A lot or a little?
The parents' guide to what's in this game.
What parents need to know
Parents need to know that Everest VR is a shortened downloadable simulation of what it's like to climb Mount Everest. Most of your time is spent being scared that you're going to fall to your death (you won't). There's no blood, gore, or any naughty language, and while the narrator does talk about how people have died trying to make this climb, he keeps the gruesome details to himself. It also uses some of the standard VR controls for the HTC Vive, although some of these don't work as well as they should. Note: VR hardware is currently promoted for age 13 and up due to the differences in kids' and adults' eyes. All VR headsets are designed for adult-sized faces and heads.
What's it about?
In EVEREST VR, you climb to the top of Mount Everest, while learning about the geography, what goes into climbing such a tall mountain, and the history of the people who attempted this trek. While you do interact with some Sherpas, there's no real story -- it's just you and the mountain. Players will have to use the HTC Vive, its controllers, and their space at home to navigate around the virtual mountain to help them make the climb.
Is it any good?
Though not really a practical simulation, this virtual reality experience does, at times, make you feel like you're high atop the mountain. After learning how to use the game's controls -- which are fairly standard for VR but still new to most people -- you'll go on a virtual tour up the mountain. This not only involves navigating some rather narrow cliffs but also walking across a ladder that's been precariously placed over a small ravine. It's during the latter instance, and similar moments, that this short but sweet experience really shines. When crossing that makeshift bridge or flying over the mountain as a narrator delves into the history of people who've climbed Everest, you really will feel like you could plummet to your death. (Though you can't. Trust me, I tried. Walked right off a ledge and everything.)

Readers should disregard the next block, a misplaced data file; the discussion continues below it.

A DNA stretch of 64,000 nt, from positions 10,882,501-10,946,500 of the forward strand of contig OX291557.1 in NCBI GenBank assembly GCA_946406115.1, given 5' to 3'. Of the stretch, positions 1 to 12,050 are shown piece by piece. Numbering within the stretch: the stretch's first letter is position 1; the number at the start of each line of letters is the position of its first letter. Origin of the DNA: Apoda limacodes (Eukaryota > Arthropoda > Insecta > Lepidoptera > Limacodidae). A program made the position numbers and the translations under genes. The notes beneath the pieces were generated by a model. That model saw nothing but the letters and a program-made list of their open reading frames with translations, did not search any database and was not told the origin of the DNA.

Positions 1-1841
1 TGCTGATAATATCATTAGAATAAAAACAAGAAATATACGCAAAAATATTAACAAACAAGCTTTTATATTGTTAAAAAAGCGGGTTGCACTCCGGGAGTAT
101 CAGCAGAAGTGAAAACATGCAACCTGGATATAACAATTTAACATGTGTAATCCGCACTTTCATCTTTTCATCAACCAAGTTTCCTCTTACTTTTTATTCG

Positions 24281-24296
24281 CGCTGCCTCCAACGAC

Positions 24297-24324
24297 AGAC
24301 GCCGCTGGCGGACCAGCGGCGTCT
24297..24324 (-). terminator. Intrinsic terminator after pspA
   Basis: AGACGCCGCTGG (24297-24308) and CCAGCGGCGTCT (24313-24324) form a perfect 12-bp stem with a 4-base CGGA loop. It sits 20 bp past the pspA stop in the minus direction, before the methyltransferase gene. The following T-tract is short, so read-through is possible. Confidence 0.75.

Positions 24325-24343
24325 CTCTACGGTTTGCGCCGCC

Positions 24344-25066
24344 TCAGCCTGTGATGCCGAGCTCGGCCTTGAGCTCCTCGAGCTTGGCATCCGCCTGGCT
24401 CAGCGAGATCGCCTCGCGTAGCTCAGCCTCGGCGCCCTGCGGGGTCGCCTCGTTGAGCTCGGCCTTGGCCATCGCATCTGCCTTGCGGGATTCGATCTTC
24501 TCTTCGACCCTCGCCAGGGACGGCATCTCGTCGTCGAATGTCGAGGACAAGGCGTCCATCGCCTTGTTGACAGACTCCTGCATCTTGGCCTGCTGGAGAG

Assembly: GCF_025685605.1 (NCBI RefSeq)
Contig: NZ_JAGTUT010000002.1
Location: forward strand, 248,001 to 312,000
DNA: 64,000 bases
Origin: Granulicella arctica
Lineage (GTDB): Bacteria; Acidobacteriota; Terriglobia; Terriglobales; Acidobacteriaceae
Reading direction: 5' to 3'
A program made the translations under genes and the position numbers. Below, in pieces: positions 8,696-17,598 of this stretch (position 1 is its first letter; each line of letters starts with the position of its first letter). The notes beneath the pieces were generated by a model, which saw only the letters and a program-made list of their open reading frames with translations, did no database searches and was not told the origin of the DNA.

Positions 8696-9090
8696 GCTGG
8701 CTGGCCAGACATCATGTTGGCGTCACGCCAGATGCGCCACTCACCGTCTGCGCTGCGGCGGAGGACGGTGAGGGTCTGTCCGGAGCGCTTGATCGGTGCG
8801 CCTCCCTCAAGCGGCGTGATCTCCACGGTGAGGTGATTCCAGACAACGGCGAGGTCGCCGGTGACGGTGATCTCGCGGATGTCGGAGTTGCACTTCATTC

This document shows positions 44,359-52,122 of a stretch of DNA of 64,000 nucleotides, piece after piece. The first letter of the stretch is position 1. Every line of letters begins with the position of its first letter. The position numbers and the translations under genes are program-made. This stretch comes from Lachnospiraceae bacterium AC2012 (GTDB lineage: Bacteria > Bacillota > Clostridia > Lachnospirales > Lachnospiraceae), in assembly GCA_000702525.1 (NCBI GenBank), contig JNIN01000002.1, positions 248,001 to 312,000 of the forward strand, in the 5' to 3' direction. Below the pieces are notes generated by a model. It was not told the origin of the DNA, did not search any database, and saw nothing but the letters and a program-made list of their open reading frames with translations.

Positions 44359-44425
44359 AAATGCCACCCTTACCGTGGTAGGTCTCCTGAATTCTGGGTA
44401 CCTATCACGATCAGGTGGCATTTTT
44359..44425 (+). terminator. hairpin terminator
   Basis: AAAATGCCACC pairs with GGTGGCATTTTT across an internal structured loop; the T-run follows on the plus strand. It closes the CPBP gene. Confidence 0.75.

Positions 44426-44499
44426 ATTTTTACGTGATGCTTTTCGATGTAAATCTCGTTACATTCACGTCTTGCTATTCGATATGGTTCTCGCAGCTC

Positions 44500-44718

But while there are times when it works well, there are others where it comes up short. Climbing a ladder, which you do by moving your hands up and down, doesn't feel real. Also, while this looks amazingly realistic when you're looking at the beautiful vistas, examining anything up close is a quick reminder that this is more virtual than reality. It's also rather short (only about 45 minutes from base camp to the top), and there's no reason to make the climb twice, which makes it a bit pricey. Still, for those curious about the mountain or what it's like climbing it, Everest VR will kind of make you feel as if you've gone where few people have gone before and survived to tell the tale.
Talk to your kids about ...
Families can talk about mountain climbing. Does playing this simulation make you want to climb a mountain? Or at least get some exercise?
Talk about patience and proper planning. Climbing Mount Everest, as you now know, involved a lot of patience and planning, so what could you do to be more patient and better at planning?
Discuss virtual reality. How did this make you feel when you were flying over the mountain? Did you ever forget, even for an instant, that you were in the living room?
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